Cow-free at last: A landmark agreement preserves an Oregon gem | Commentary | Bend | The Source Weekly - Bend, Oregon

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Cow-free at last: A landmark agreement preserves an Oregon gem

Deep in the Cascade-Siskiyou National Monument of southern Oregon lies my favorite wildflower meadow. This summer I need to step carefully, to avoid the lush

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Deep in the Cascade-Siskiyou National Monument of southern Oregon lies my favorite wildflower meadow. This summer I need to step carefully, to avoid the lush clumps of Jacob's Ladder blossoms and the delicate columbines, their blooms nodding in the breeze. I breathe in the scents of the wild: the spice of the conifers, the earthy aroma of the wet meadow itself.

And today, for the first time in all my visits, the breeze carries no whiff of cow. Today, the Cascade-Siskiyou National Monument is virtually cow-free.


Last April 15, a painstakingly negotiated deal between environmentalists and ranchers went into effect, retiring 46,345 acres of grazing leases inside the monument, as well as an additional 12,253 acres of grazing on adjacent public lands. Just under 94 percent of the national monument is now permanently closed to livestock grazing, and all the lease retirements occurred through voluntary buyouts, financed entirely by non-government funds raised by a local grassroots environmental group, the Soda Mountain Wilderness Council.

This is a watershed event in the history of the West. For the early settlers, all the dry and rocky country beyond the Great Plains was considered rangeland. Cows were turned loose everywhere: on the sagebrush flats of the Great Basin, the desert grasslands of the Southwest, the alpine meadows of the Rockies and Sierra Nevada, and the open pine forests of the inland plateaus and valleys. And everywhere the cows went, they fundamentally transformed the West.

Unlike native grazers such as elk and bison, cattle are riparian animals. They naturally cluster around rivers, streams, springs and wet meadows - anywhere they can find water. And in their clustering, their trampling of overhanging banks, their stripping of riparian vegetation, their wallowing and their defecating, cattle rapidly and profoundly degraded the hydrology of half a continent.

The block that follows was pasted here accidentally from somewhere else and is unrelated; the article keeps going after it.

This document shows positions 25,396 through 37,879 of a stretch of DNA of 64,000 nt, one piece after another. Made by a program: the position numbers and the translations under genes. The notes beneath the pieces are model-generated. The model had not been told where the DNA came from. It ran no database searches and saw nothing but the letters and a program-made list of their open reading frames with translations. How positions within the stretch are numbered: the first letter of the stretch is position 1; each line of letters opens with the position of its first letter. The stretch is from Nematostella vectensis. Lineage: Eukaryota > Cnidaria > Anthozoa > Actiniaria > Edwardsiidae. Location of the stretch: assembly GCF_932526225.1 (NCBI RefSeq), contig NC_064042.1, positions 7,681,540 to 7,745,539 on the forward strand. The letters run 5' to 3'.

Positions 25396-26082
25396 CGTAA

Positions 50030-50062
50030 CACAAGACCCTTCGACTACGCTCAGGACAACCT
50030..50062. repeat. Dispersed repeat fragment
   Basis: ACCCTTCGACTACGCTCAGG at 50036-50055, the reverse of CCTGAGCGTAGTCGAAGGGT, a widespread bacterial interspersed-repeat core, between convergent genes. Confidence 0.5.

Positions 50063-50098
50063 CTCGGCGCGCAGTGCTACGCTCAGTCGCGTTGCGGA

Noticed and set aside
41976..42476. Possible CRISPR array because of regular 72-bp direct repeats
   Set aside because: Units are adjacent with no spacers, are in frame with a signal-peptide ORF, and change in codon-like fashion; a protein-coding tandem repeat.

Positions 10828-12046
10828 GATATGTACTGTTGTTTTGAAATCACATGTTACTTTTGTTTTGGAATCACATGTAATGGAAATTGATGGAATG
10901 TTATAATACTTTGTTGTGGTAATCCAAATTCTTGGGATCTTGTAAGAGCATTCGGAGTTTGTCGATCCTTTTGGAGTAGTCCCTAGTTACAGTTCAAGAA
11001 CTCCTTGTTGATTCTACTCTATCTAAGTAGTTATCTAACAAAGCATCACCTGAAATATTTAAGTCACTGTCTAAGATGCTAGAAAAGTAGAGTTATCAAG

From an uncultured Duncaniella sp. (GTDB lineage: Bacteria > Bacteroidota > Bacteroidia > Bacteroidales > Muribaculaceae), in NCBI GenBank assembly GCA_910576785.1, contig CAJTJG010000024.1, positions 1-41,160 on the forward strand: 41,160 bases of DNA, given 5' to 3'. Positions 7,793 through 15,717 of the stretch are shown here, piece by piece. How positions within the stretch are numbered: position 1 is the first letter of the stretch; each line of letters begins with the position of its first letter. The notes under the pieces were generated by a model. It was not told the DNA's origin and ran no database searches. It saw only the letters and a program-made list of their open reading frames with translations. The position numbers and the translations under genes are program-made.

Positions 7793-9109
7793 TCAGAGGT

The deep gullies and arroyos that mark the Western landscape are not, for the most part, natural. They resulted from severe erosion and down-cutting - often to the bedrock - of streams that once meandered through wet meadows.

Away from the streams, cattle impacts have been just as severe. The arid plant communities west of the Great Plains did not evolve with heavy grazing pressure. Following the introduction of cattle and sheep, it took very little time before native perennial bunchgrasses were overgrazed and the full-scale invasion of the West by aliens like cheatgrass, medusahead and toadflax began. Most of the arid West represents marginal habitat for cattle, and even though public lands are leased for a pittance at $1.35/month for each cow/calf pair, lease-holding ranchers still struggle to make a living.

A staggering 260 million acres are leased for livestock production by the Bureau of Land Management and U.S. Forest Service, representing 92 percent of BLM and 69 percent of Forest Service land in the West. However, these public lands support only 1.4 percent of the cattle producers, and provide only 2 percent of the feed used by livestock in the United States. Never has so much land been sacrificed for the use of so few, producing so little benefit.

But let's leave the numbers behind. Walk yourself through a stretch of your local public land, where the cows are. Imagine it, if you can, cow-free. The damage may have been great, and the recovery will be slow. But this trail, now paved with cow dung and buzzing with flies, can be clean and quiet and scented only with wildflowers or sage. That stream, where the herd now stands in the sun-baked mud, could once again wander through a wet meadow, its trout-filled waters cool beneath the shade of clustering willows. That hillside, now skinned down to patches of compacted dirt and stubble, could once again be furred with bunchgrass and wildflowers.

The public lands of the West have far higher value as wildlife habitat, as the basis for our fragile water cycle, and as the last silent, open spaces on a crowded continent than as marginal pasture for cows. Lease by lease, district by district, we need to retire public lands grazing, so that one day, we'll be able to top any rise and look out across the broad land; healthy, whole, as it once was, as it should be: cow free. Here in southern Oregon, we've proven that it can be done.

Pepper Trail is a contributor to Writers on the Range, a service of High Country News (hcn.org). He is a biologist and writer in Ashland, Oregon.

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